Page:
People from ‘the Knolls,’ and across Simi Valley knew something was going on at the semi-secret site up Black Canyon Drive on top of the road. The roar of rockets lit up the mountains above the Knolls but folks stayed tight lipped. Some of their dads worked up on the hill at Rocketdyne.
That all changed May 19, 1989 when a Los Angeles Daily News headline blared “Rockwell Site Contaminated.” Four neighbors, Holly Huff, Barbara Johnson, Dawn Kowalski and Marie Mason, couldn’t believe what they had read. The women weren’t even aware that Rocketdyne was doing nuclear work at the lab two miles uphill from their homes. Their phones began to ring off the hook with panicked neighbors.
The Simi Valley moms soon met with a San Fernando homeowners association and environmental groups in Northridge, all of whom were determined to learn more. “We were now not alone but flanked by seasoned activists who could assist us on our mission,” the women wrote in their 2006 autobiographical story Loss of Innocence.
The group founded Rocketdyne Cleanup Coalition (RCC) in June 1989 to fight the relicensing of nuclear work at the lab. The nuclear part of the Santa Susana Field Laboratory – Area IV – is spread out over 270 acres. The Department of Energy had ten experimental reactors and a plutonium fuel fabrication facility on 90 of them.
RCC, along with key players and organizations, succeeded in getting the license denied. This was “the first community-based shutdown of a DOE nuclear facility in the country,” according to the RCC website.
Dan Hirsch, president of the nuclear watchdog group Committee to Bridge the Gap and nuclear policy lecturer at the University of California, was key to RCC’s historic victory. Hirsch became aware of Rocketdyne in 1979 when two of his students at UCLA uncovered an obscure press release that hinted at a partial meltdown at the lab in 1959.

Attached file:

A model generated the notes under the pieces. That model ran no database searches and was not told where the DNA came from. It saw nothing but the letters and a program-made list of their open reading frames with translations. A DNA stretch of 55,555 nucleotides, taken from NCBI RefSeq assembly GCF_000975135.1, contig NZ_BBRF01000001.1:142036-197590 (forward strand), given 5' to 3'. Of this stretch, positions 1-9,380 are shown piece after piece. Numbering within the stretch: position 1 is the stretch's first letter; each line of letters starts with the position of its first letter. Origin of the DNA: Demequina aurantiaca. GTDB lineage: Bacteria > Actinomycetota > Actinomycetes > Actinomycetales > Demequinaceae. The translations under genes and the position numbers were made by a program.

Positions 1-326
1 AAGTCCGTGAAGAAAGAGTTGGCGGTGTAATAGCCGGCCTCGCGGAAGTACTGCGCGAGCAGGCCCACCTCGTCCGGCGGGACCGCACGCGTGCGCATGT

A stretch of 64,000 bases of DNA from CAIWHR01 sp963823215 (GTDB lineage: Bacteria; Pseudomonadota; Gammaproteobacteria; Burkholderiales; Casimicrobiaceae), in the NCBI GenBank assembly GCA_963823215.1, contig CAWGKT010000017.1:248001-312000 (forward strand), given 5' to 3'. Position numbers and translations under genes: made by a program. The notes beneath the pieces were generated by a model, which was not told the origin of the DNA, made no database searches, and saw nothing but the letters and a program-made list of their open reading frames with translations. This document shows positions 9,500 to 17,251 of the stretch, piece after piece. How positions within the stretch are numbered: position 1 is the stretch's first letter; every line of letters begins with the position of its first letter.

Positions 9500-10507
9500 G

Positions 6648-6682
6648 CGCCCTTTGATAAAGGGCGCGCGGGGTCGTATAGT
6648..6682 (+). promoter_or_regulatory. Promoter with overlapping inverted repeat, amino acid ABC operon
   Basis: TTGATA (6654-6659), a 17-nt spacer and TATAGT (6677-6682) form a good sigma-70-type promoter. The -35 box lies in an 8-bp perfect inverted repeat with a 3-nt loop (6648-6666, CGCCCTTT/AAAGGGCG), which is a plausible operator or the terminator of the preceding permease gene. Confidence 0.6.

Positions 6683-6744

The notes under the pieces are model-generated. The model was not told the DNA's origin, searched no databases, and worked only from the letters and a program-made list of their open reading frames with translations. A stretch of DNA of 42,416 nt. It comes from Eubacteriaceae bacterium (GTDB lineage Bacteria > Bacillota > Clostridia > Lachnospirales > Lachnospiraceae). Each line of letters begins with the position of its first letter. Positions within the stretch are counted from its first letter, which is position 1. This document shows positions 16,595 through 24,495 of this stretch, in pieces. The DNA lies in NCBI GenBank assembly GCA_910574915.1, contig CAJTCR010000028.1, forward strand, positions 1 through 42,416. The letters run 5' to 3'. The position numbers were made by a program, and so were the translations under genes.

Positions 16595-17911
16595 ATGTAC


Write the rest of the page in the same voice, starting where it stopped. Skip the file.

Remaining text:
Discovering the SRE meltdown and helping stop the DOE Rocketdyne relicensing is one in a long line of Hirsch accomplishments, which an invitation to CBG’s 40th anniversary celebration summarized:
“Committee to Bridge the Gap contributed to the shutdown of the UCLA reactor, the Dept. of Energy’s Santa Susana Field Laboratory and Hanford N reactor (and thereby, U.S. plutonium production for nuclear weapons); the international ban on dumping radioactive waste in the ocean; stopping the plans for orbiting nuclear reactors and bombs for “Star Wars”; blocking the proposed Ward Valley nuclear waste dump near the Colorado River; the removal of significant amounts of weapons-grade uranium from places where it could readily be stolen and tightening of security against terrorist attack at nuclear reactors.”
Hirsch also exposed a biomedical nuclear waste dump in Brentwood on Veterans Administration property that was later prevented from development, and he continues to work on highlighting dangers at the San Onofre Nuclear Generating Station. Such is Hirsch’s knowledge about nuclear issues that he has testified before the U.S. Senate about nuclear power using SSFL’s woeful safety record as a cautionary tale.
However, since Hirsch’s work to protect public health usually involves thwarting the plans of large corporate and government entities, he has developed many powerful, well-resourced enemies along the way. “To his supporters, he is a reserved hero, fluent in the language of policy and science. To those he challenges, he seems more like a bombastic, exasperating thorn in the side,” stated a 2008 profile on Hirsch in the Ventura County Star.
And, no where was this more evident than in the SSFL Inter-Agency Work Group meetings. The quarterly meetings were established in 1990 at the urging of Congressman Elton Gallegly to keep the community, legislators and media informed about SSFL. The Work Group panel was composed of government agencies, community representatives, and environmental advocacy groups including Hirsch’s CBG.